Article

Amygdalar Volume in Borderline Personality Disorder With and Without Comorbid Post-traumatic Stress Disorder: A Meta-analysis

1Department of Neurosciences and Mental Health, Federal University of Bahia, Salvador, Brazil.
CNS spectrums (Impact Factor: 1.3). 06/2012; 17(2):70-5. DOI: 10.1017/S1092852912000466
Source: PubMed

ABSTRACT IntroductionFour studies have found a smaller amygdalar volume in patients with borderline personality disorder (BPD) relative to controls, whereas four other studies have found similar amygdalar volume in BPD patients relative to controls. This study aims to compare amygdalar volumes of BPD patients with controls, and also to compare BPD patients with and without post-traumatic stress disorder (PTSD) with controls in order to determine whether PTSD can explain the heterogeneity of findings.Method
Systematic review and meta-analysis of magnetic resonance imaging studies that measured amygdalar volumes in BPD patients and healthy controls.FindingsA significant reduction of amygdalar volumes in BPD patients was confirmed (p < .001). However, data from the studies that discriminated BPD patients with and without PTSD indicated that amygdalar volumes were significantly smaller in BPD patients without PTSD relative to controls (left: p = .02; right: p = .05), but not in BPD patients with PTSD relative to controls (left: p = .08; right: p = .20).Conclusion
This meta-analysis suggests that amygdalar volumes are reduced in patients with BPD. This pattern is confirmed in BPD patients without PTSD, but not in BPD patients with PTSD, raising the possibility that reduced amygdalar volume in BPD patients cannot be explained by comorbid PTSD.

Download full-text

Full-text

Available from: Irismar Reis de Oliveira, Nov 05, 2014
2 Followers
 · 
108 Views
 · 
33 Downloads
  • [Show abstract] [Hide abstract]
    ABSTRACT: Subjects with low/undetectable startle are usually excluded from startle studies but few reports not confounded by this factor, show reduced startle in healthy impulsive subjects, or clinical populations with disorders of affect and impulsivity but also in schizophrenia and its prodrome. We examined the relationship of startle reactivity including startle "non-responding" status to cognitive and affective personality traits in a large and ethnically/demographically homogeneous cohort of healthy males from the LOGOS study, Heraklion, Crete. Startle reactivity was monotonically related to sensitivity to reward (higher in "non-responders", lower in strong responders). In addition, "non-responders" had poorer strategy, working memory and sustained attention performance compared to responder tertile groups. More research in clinical and high risk populations is required to examine if low/undetectable startle reactivity is a valuable intermediate phenotype for disorders of affect and impulsivity. It is possible that the "non-responsive" status may capture disease related features such as executive dysfunction.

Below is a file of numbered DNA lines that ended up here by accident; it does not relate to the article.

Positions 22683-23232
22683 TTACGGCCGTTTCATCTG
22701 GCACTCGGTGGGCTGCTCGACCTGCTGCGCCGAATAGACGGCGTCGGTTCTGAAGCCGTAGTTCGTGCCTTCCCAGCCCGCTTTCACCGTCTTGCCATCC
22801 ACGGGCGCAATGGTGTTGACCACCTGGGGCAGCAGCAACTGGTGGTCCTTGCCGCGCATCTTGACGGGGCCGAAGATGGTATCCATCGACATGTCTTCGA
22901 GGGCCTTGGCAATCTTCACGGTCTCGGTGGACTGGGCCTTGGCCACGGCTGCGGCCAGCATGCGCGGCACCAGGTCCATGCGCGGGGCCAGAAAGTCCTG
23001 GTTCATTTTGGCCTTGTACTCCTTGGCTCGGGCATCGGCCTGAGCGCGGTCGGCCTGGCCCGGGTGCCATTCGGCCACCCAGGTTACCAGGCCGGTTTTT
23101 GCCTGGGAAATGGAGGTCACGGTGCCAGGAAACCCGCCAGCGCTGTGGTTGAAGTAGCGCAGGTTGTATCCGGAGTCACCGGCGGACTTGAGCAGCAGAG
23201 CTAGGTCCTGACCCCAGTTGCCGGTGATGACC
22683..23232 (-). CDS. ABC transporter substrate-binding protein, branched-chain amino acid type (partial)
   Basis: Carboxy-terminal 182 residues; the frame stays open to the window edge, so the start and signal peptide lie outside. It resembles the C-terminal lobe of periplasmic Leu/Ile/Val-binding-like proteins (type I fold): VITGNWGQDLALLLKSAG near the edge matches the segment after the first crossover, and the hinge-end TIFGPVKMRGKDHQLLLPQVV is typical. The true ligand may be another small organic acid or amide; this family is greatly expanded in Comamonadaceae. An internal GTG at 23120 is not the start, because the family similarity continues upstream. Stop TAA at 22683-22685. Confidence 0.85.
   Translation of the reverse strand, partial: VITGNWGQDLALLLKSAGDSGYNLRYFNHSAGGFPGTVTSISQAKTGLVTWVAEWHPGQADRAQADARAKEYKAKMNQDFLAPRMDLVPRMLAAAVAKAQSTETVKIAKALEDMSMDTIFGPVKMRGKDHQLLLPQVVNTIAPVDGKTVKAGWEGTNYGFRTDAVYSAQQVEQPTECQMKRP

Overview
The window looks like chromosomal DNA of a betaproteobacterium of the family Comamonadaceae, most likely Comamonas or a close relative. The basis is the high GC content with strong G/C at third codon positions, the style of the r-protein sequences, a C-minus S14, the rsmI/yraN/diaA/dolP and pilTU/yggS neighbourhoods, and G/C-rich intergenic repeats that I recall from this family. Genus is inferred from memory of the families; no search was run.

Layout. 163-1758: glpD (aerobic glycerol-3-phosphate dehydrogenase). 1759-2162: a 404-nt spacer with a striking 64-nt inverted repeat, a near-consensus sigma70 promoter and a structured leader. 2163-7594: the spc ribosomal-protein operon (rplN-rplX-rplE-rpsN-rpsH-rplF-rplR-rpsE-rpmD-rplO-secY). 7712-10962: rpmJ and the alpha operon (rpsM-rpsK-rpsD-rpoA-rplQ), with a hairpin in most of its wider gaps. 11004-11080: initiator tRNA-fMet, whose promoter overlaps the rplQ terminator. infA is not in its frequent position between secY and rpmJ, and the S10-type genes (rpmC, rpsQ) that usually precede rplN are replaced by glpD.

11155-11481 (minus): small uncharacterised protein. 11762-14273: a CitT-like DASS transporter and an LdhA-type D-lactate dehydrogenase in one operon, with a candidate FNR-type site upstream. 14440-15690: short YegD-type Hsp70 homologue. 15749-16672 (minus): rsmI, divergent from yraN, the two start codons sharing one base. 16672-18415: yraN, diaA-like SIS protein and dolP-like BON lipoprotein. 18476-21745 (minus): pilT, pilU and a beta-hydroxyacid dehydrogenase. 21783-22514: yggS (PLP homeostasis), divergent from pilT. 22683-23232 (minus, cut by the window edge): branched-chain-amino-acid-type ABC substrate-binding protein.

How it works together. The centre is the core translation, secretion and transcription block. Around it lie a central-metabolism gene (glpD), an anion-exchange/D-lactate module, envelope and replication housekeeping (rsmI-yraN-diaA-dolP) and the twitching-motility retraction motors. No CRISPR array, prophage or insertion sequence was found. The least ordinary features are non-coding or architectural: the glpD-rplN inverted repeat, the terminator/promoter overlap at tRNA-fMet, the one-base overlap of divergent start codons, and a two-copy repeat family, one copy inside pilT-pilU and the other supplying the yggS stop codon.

Biological psychology 09/2013; 94(3). DOI:10.1016/j.biopsycho.2013.09.005 · 3.47 Impact Factor
  • [Show abstract] [Hide abstract]
    ABSTRACT: Volumetric alterations in limbic structures have been detected in adults, but not in adolescents with borderline personality disorder (BPD). We examined adolescents in the early stages of BPD to provide a unique opportunity to investigate which parts of the brain are initially affected by the disorder before confounding factors such as long-term medication or chronicity can mask them. A group of 60 right-handed female adolescents between 14 and 18 years of age (20 patients with BPD, 20 clinical controls, and 20 healthy controls) underwent magnetic resonance imaging (MRI). Focus was on the examination of hippocampal and amygdalar volume differences. Furthermore, a cortical thickness analysis was conducted. FreeSurfer software detected significant group differences in the right and left hippocampus and in the right amygdala. Additionally, significant volume reductions in frontal (right middle frontal gyrus; orbital part of the inferior frontal gyrus bilaterally, and parietal regions (superior parietal gyrus bilaterally) were found in adolescents with BPD compared with controls. No group differences in cortical thickness were revealed.
    Psychiatry Research: Neuroimaging 03/2014; 221(3). DOI:10.1016/j.pscychresns.2014.01.006 · 2.83 Impact Factor
  • Source
    [Show abstract] [Hide abstract]
    ABSTRACT: Siever and Davis' (1991) psychobiological framework of borderline personality disorder (BPD) identifies affective instability (AI) as a core dimension characterized by prolonged and intense emotional reactivity. Recently, deficient amygdala habituation, defined as a change in response to repeated relative to novel unpleasant pictures within a session, has emerged as a biological correlate of AI in BPD. Dialectical behavior therapy (DBT), an evidence-based treatment, targets AI by teaching emotion-regulation skills. This study tested the hypothesis that BPD patients would exhibit decreased amygdala activation and improved habituation, as well as improved emotion regulation with standard 12-month DBT.
    Journal of Psychiatric Research 10/2014; 57. DOI:10.1016/j.jpsychires.2014.06.020 · 4.09 Impact Factor